'Easy prey': How a massive psychic fraud gained its power
Posted August 7, 2018 9:27 a.m. EDT
(CNN) — CNN journalists Blake Ellis and Melanie Hicken have spent years investigating one of the largest consumer frauds in history -- a case that has stumped global investigators for decades. The scheme, which duped victims out of millions of dollars with letters claiming to be from a famous French psychic named Maria Duval, is the subject of the reporters' new true crime book, "A Deal with the Devil." The following excerpt has been edited for brevity.
Chrissie will never be sure when exactly her mother got her first letter from Maria Duval or how she became a target.
What she does know is that in the months leading up to her mother's eightieth birthday, before Chrissie or even Doreen realized that Alzheimer's disease was slowly and silently infiltrating her once rational mind, Doreen had handwritten at least forty different checks in response to Maria's letters, which Doreen believed were ending up with the psychic.
Chrissie suspects that her mother's obsession with these letters had far more to do with gambling on a cure for her failing mind than with winning a financial jackpot. In fact, Chrissie would later find evidence of an internal battle that Doreen hid from her children for years. She'd kept a Reader's Digest book full of brain games promising to keep her mind sharp. Not a single page was completed. And in her small personal address book was a page where she incorrectly wrote her son's phone number over and over again. On other pages, she furiously wrote her son's name repeatedly, sometimes followed by the words, "I kneed (sic) new shoes," and "Help me."
"You could see the pressure of the pen. Obviously she was angry with herself," Chrissie said. "To have a glimpse into somebody's mind like that -- how difficult it was for her to figure out a phone number that she has phoned for so many years. It's scary."
We leafed through the pages of this small book as we talked to Chrissie. And though we had never met Doreen, it was painful for us to read these outbursts from a woman so trapped in her own mind. But this all came later. The first time Chrissie began to realize how bad things had gotten was in the winter of 2010, when she helped her mother go through all the paperwork that had been building up in the condo where Doreen lived alone.
It was all so out of character. Doreen was once frugal and practical to a fault, owning her own successful business and managing her family's finances at a time when few women did so. Now she seemed to have become an entirely different person. Doreen's children found buried within the piles of coupons, magazines, junk mail, and the occasional misplaced sock a bill from a department store credit card with a shockingly high balance. Concerned, Chrissie dug into the rest of her mother's finances. And when she turned to her mother's bank statements, she saw a disturbing number of payments to two names she didn't recognize: Destiny Research Center (while this name would remain a mystery to Chrissie, it would become very important to us) and Maria Duval. Every check was made for the same precise amount of $59 (in Canadian dollars).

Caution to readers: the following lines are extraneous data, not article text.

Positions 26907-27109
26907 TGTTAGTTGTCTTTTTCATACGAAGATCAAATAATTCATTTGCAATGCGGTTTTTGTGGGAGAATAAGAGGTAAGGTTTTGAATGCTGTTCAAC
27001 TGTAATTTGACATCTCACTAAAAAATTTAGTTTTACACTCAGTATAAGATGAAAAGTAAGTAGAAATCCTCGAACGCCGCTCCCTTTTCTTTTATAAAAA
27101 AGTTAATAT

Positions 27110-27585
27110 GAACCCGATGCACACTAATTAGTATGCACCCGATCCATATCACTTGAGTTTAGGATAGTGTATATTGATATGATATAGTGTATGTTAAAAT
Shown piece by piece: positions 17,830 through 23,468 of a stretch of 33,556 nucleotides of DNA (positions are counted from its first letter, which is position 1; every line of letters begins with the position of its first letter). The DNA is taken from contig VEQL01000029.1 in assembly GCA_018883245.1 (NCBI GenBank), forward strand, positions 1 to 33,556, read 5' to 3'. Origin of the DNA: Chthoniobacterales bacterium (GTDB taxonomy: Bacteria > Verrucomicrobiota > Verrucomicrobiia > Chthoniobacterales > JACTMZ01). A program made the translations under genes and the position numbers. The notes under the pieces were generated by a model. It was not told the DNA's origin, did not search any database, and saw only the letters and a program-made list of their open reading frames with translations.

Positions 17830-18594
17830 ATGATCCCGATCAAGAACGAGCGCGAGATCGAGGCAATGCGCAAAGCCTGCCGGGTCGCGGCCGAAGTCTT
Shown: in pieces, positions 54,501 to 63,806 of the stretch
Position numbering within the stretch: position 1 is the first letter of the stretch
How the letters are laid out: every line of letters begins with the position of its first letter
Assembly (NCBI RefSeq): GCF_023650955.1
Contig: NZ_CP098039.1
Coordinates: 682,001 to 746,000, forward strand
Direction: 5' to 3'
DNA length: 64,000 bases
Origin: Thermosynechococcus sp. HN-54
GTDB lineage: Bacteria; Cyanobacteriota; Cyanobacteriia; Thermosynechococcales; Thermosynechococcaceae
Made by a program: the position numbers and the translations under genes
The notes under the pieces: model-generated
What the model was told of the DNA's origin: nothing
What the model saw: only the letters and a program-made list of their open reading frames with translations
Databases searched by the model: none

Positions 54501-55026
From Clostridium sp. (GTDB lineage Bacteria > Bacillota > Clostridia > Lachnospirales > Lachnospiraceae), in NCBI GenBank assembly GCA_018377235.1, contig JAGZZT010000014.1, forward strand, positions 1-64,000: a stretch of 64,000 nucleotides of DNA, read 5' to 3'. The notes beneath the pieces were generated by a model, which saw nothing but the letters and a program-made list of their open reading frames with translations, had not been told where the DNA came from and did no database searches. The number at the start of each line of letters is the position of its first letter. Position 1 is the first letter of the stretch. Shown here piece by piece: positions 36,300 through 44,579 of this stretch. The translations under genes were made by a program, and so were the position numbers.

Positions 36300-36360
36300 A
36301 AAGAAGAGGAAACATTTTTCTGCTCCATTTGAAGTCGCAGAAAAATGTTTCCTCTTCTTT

"Who is this? What is this place? What are you getting for this money?" Chrissie asked her mother.
Suddenly, her mother's pleasant demeanor was gone. She turned defensive and secretive, and simply shrugged in response to Chrissie's questions and admonishments. "She was unable -- not unwilling, but unable -- to specify what she was getting in return for this amount of money," Chrissie remembers. "She finally showed me large round metal talismans encased in little velveteen pouches with symbols and some with motivational words or astrological signs on them."
It was soon evident to Chrissie that the cheap trinkets and the mysterious woman from the letters were an inescapable presence in her mother's life.
When Doreen was at her best, Chrissie convinced her that the letters were a terrible scam that was stealing her retirement savings.
This realization took a huge toll on Doreen. "She was shocked, dismayed, and ashamed when she realized her stupidity and the financial damage she'd caused herself," Chrissie said. "I gave Mum strict orders to throw away anything from Maria Duval or Destiny Research; she seemed to understand my frustration and anger (at this scam) and readily agreed."
Still, as her memory declined, Doreen returned to her secretive relationship with Maria, almost like a child hiding a secret stash of candy from her parents.